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Do HTAs Make a Difference?

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Every day new medical technologies are launched with the potential to improve patient outcomes and refine health system efficiency. Health Technology Assessment (HTA) was created as a tool to review these technologies and provide evidence of their value for healthcare systems and patients.

As defined by the International Network of Agencies for Health Technology Assessment (INAHTA), HTA is the “systematic evaluation of the properties and effects of a health technology, addressing the direct and intended effects of this technology, as well as its indirect and unintended consequences, and aimed mainly at informing decision making regarding health technologies”

The role of HTA has been described as a bridge between research and decision-making. However, the true value of HTA in a health system depends on its impact on healthcare quality rather than on increased knowledge.

What is the implication of HTA reports for medical companies? When and how should the information be considered for commercial and market access strategies?

Lack of purpose?

With an internet connection, it is relatively simple to find any HTA publication nowadays (even though there are paid services for it). The significant wealth of knowledge usually adds to the confusion, as different HTA agencies have different opinions about the same technology or intervention.

Taking one step back, what would be the expected impact of an HTA report? Surprisingly, HTA reports usually do not clarify the outcomes they would like to achieve, such as influence over coverage decisions, support guideline formulation or change routine practice. Although most HTA reports have defined objectives, they usually do not link them with real practice, and it is up to physicians and providers to determine the best course of action. Typically, this means ignoring HTA reports all together.

HTA reports have a higher likelihood of being implemented when they are bound to a healthcare policy process or funding decision. For example, the National Institute for Health and Care Excellence (NICE)issues technology appraisals guidance that require clinical commissioning groups, NHS England and local authorities to comply with them within 3 months of its date of publication.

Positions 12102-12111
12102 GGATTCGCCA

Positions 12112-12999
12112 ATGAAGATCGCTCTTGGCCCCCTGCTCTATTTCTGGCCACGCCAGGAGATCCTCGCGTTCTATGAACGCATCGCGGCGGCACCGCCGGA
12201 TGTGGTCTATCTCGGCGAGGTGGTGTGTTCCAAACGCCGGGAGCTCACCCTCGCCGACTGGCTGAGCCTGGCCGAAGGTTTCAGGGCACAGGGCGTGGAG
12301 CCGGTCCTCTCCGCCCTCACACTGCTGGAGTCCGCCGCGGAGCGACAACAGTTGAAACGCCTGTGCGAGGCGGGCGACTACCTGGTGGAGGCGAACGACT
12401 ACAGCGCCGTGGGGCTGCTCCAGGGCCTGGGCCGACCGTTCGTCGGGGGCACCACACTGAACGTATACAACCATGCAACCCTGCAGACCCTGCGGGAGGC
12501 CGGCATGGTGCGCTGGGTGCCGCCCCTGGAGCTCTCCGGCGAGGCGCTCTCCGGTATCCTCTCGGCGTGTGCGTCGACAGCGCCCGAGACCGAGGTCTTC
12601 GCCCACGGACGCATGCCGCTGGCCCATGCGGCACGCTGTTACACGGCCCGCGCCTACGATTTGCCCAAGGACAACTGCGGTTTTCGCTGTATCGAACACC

Duplication of work

One of the main challenges for companies is to decide where to apply for an HTA assessment, since there is no single methodology that is accepted by all international agencies.

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The European Network for Health Technology Assessment (EUnetHTA) addresses this issue with joint assessments that bring together 2 or more countries, or HTA agencies, to prepare shared assessments or agreed outcomes. The EUnetHTA also maintains a list of national uptakes, describing situations when their reports were influenced or were used as basis for local reports. For example, the Spanish HTA Network developed the adapted national guidelines for Relative Effectiveness Assessment (REA) reports (“Guía para la elaboración de informes rápidos de evaluación de tecnologías sanitarias”), based on the EUnetHTA guidelines for REA. Such initiatives help reduce duplicated efforts and create conditions for a more effective use of time and financial resources of evaluators, companies and others.

Fact is, HTA reports address local needs and questions from policy makers in the regions where they are carried out. Thus, the creation of a so-called “European HTA framework” would require the coordination of international clinical policy-making, which, realistically, is unlikely to occur.